7. Team members are empowered to make decisions. “A primary project manager is required for direction and accountability, but the roles of decision maker, organizer and communicator need to be embodied by every team member,” says Ray Grainger, CEO, Mavenlink, a provider of project management software. “To be effective, empower each member of the team to make strategic decisions. This allows the project as a whole to be more nimble, and to make many necessary pivots that will ensure the overall success.”
8. Problems are faced and fixed head-on (not shoved under the carpet or ignored). “As with life in general, project management can be messy,” says Roy. “While it’s true that some days you want to stick your head in the sand and pretend that last meeting – the one where the client changed the project scope after 6 months of work – never took place, it’s best to deal with issues ASAP,” she states. “Some issues may require the project manager to use their influence in order to solve a problem or get a decision made. In most cases, action taken sooner is better for the overall success of the project.”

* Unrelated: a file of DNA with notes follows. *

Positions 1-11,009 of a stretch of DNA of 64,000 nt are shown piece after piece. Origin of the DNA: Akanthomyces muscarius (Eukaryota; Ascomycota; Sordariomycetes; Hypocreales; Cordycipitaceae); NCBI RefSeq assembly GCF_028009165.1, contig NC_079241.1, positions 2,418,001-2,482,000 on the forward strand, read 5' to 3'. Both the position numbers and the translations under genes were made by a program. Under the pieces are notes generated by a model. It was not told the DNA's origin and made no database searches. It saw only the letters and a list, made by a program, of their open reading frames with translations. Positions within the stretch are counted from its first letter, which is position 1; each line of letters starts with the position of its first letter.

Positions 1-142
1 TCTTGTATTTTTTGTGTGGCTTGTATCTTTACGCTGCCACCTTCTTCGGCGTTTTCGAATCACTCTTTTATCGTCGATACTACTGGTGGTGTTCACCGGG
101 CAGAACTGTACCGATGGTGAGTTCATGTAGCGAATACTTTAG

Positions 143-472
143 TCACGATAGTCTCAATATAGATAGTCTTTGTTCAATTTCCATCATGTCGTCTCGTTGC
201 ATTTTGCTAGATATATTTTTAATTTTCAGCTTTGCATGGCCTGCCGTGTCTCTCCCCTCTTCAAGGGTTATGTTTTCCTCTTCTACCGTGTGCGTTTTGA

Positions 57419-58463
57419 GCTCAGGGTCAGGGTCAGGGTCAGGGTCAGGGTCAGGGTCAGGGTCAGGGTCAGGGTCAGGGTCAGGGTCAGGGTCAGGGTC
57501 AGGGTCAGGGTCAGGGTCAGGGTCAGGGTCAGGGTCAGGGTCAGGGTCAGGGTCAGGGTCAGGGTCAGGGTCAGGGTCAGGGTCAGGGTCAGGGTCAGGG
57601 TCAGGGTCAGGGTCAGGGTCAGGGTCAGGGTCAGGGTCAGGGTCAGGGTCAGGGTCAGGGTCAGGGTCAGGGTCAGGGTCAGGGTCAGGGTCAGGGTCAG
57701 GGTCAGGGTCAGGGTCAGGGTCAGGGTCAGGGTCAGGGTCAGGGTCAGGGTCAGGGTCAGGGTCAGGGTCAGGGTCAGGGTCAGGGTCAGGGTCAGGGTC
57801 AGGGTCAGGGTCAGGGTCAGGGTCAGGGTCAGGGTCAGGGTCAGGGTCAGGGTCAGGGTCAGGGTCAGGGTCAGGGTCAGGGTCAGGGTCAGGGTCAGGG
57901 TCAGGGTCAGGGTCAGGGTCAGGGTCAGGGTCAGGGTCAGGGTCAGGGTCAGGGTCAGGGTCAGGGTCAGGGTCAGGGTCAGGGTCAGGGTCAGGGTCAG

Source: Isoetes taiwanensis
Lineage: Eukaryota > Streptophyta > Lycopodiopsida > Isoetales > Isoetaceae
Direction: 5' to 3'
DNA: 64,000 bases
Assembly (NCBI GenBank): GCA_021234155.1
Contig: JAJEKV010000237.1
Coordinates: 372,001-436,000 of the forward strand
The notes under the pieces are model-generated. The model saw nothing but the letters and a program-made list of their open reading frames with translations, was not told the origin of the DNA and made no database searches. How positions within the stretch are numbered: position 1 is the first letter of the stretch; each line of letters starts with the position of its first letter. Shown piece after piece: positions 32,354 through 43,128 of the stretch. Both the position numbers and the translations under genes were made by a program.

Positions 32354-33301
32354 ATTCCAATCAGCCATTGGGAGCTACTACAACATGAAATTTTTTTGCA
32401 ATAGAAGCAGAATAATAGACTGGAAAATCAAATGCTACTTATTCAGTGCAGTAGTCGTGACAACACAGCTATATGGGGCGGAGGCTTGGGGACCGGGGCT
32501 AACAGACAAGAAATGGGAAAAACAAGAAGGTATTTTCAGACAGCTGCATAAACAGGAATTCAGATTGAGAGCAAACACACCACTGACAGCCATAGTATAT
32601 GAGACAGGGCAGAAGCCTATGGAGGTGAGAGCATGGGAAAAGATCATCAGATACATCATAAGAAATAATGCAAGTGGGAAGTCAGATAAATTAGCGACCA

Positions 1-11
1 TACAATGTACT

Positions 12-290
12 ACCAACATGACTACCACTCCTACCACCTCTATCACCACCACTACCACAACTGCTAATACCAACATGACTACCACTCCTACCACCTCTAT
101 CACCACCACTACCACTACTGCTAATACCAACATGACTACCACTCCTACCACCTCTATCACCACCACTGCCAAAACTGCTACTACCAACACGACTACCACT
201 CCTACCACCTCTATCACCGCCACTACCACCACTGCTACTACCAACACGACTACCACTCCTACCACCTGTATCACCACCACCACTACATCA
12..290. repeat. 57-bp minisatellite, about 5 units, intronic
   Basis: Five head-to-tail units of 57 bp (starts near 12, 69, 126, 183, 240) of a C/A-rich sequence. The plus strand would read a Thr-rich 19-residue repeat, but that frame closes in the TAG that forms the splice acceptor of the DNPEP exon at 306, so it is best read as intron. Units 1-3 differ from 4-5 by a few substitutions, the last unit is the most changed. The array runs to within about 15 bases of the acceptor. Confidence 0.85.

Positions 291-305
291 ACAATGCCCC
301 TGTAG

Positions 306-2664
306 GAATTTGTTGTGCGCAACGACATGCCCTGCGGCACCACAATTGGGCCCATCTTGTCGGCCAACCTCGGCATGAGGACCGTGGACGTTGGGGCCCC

“When projects go off the rails, the first step is to accept responsibility and forget about blame,” says Jeremy Sewell, principal collaborator at Firefield, which offers software consulting, design and development services. “You can go back and evaluate what went wrong later.” The important thing is to “get a clear picture of where you are versus where you need to be and identify what decisions need to be made and by whom to get there.
“You or your client will likely be faced with a choice: extend the time and budget needed or change the scope of the project,” he explains. “Make sure this choice is clearly articulated. Once the choice is made, set clear and incremental goals for all members of your team. Don't dwell on what went wrong, but instead set a clear plan for what happens now.”
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